Bryn Mawr Classical Review 2011.06.27
Judith A. Swanson, C. David Corbin, Aristotle's Politics: A Reader's Guide. Continuum Reader's Guides. London/New York: Continuum, 2009. Pp. ix, 168. ISBN 9780826484994. $24.95 (pb).
Reviewed by Richard Fernando Buxton, College of Charleston (email@example.com)
The present volume is part of the series Reader’s Guides from Continuum. In the words of the publisher, the guides aim to provide “clear, concise and accessible introductions to classic works of philosophy … [i]deal for undergraduate students,” which focus on each work’s “major themes, historical and philosophical context and key passages.” In the present case, Judith A. Swanson offers an extensive and erudite summary of Aristotle’s Politics, accompanied by short sections on the work’s context, themes, reception and bibliography. C. David Corbin is listed as co-author, but he makes clear in the preface that his contribution is limited to the summaries of books 4-7, and that even these were written under the guiding hand of Swanson. Swanson's reading is intentionalist, analytical and sympathetic to Aristotle, assuming a unified argument across the Politics in its transmitted order, which she grounds in the concept of natural justice.1 But although the book provides an intelligent rehearsal of the Politics’ contents, its dense prose and Swanson's casual assumption of background knowledge make it a poor fit with the target audience, while its limited brief does not recommend it to scholars.
The first section, Context, begins with a quick review of Aristotle’s life and the major philosophical currents informing his work. Despite the publisher’s promise of historical context, no space is devoted to the socio-political peculiarities of polis-culture and how these influence Aristotle’s theorizing. This is a shame, especially given D. Brendan Nagle’s recent monograph on the subject, The Household as the Foundation of Aristotle’s Polis (Cambridge 2006, reviewed in BMCR 2006.11.14). Instead, terms like city, democracy, oligarchy and tyranny are used throughout the book without any attempt to attune a general reader to their significantly different connotations in antiquity.
The bulk of the context section is taken up introducing Swanson’s concept of natural justice: the eternal but contextually determined ethical imperatives inherent in the cosmos that only human reason can adduce, but that habit can also help foster. The idea is a useful hermeneutic for the irresolvable tension between form and matter across Aristotle’s thought, as Swanson herself goes on to argue. Nevertheless, her phrasing often obfuscates as much as it clarifies this orienting insight. For instance, the reader is first told human beings grasp natural justice through “intuition,” a gloss for nous (4). Soon after, however, it is “reason" that apprehends this principle (5), and finally the ability to grasp unity behind particulars is dubbed “noetic” (8). To anyone familiar with basic Greek terminology and the outlines of Aristotle’s thought, there is no problem making sense of all this. But it is precisely this background that anyone likely to purchase the book will lack. I can only assume an average undergraduate will be left scratching her head at the seeming conflation of what are, in quotidian usage, the normally opposed faculties of reason and intuition. I treat this example of confusing diction at length because it is symptomatic rather than exceptional.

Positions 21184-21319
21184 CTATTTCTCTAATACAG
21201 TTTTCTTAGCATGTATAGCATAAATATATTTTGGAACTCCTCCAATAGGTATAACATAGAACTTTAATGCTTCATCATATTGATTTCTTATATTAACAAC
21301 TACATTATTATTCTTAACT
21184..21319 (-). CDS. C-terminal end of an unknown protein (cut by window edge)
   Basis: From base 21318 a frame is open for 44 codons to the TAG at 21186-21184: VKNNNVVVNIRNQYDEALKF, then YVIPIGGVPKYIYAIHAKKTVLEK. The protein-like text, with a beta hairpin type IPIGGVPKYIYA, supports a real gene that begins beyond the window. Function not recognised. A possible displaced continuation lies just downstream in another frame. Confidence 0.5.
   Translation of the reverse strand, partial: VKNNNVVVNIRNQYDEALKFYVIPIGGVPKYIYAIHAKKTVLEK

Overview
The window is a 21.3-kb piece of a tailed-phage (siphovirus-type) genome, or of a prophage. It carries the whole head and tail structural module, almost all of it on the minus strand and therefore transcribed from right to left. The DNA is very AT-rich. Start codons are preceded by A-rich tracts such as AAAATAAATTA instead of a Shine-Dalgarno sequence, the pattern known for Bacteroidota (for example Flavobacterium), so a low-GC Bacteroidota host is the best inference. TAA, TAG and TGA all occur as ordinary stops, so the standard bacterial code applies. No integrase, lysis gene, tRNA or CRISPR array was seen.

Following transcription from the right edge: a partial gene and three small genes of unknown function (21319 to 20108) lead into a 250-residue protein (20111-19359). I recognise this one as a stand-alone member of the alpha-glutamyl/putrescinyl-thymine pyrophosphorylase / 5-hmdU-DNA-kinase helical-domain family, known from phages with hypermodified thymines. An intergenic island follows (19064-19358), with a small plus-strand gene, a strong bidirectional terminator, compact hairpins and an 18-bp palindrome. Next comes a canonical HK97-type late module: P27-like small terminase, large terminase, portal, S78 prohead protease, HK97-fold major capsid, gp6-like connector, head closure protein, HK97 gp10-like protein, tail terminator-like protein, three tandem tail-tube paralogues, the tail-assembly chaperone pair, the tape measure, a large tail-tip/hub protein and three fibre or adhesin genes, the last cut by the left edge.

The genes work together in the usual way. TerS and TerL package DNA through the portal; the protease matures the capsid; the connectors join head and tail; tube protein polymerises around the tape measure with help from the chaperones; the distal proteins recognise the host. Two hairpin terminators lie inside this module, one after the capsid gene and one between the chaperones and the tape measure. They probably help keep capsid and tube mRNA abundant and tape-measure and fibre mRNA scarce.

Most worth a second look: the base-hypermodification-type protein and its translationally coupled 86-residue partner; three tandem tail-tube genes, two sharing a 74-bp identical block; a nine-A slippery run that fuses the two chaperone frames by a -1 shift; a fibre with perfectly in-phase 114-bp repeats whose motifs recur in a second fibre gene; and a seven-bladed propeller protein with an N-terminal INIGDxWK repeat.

The next section, Overview of Themes, builds on the concept of natural justice through situating the descriptive aspects of the Politics within the work's larger proscriptive function. For Swanson, Aristotle sees human beings as having the freedom to improve their polities, but only within an overall framework set by nature and always in relation to situational constraints. The study of particular regime-types, therefore, helps refine the scope for any possible ideal. This perspective allows Swanson to argue that the transmitted order of books is correct, since 1-3 first describe the basic features of all states before progressing from defective (4-6) through ideal (7-8) models.2 Jaegar and others have, instead, transposed books 7-8 after 1-3, arguing that all of these books address ideal politics before concluding with defective instantiations (4-6). Confusingly, Swanson begins the section by plunging the reader straight into the details of the book-order debate before setting out the key themes in the Politics that she sees as undergirding her position.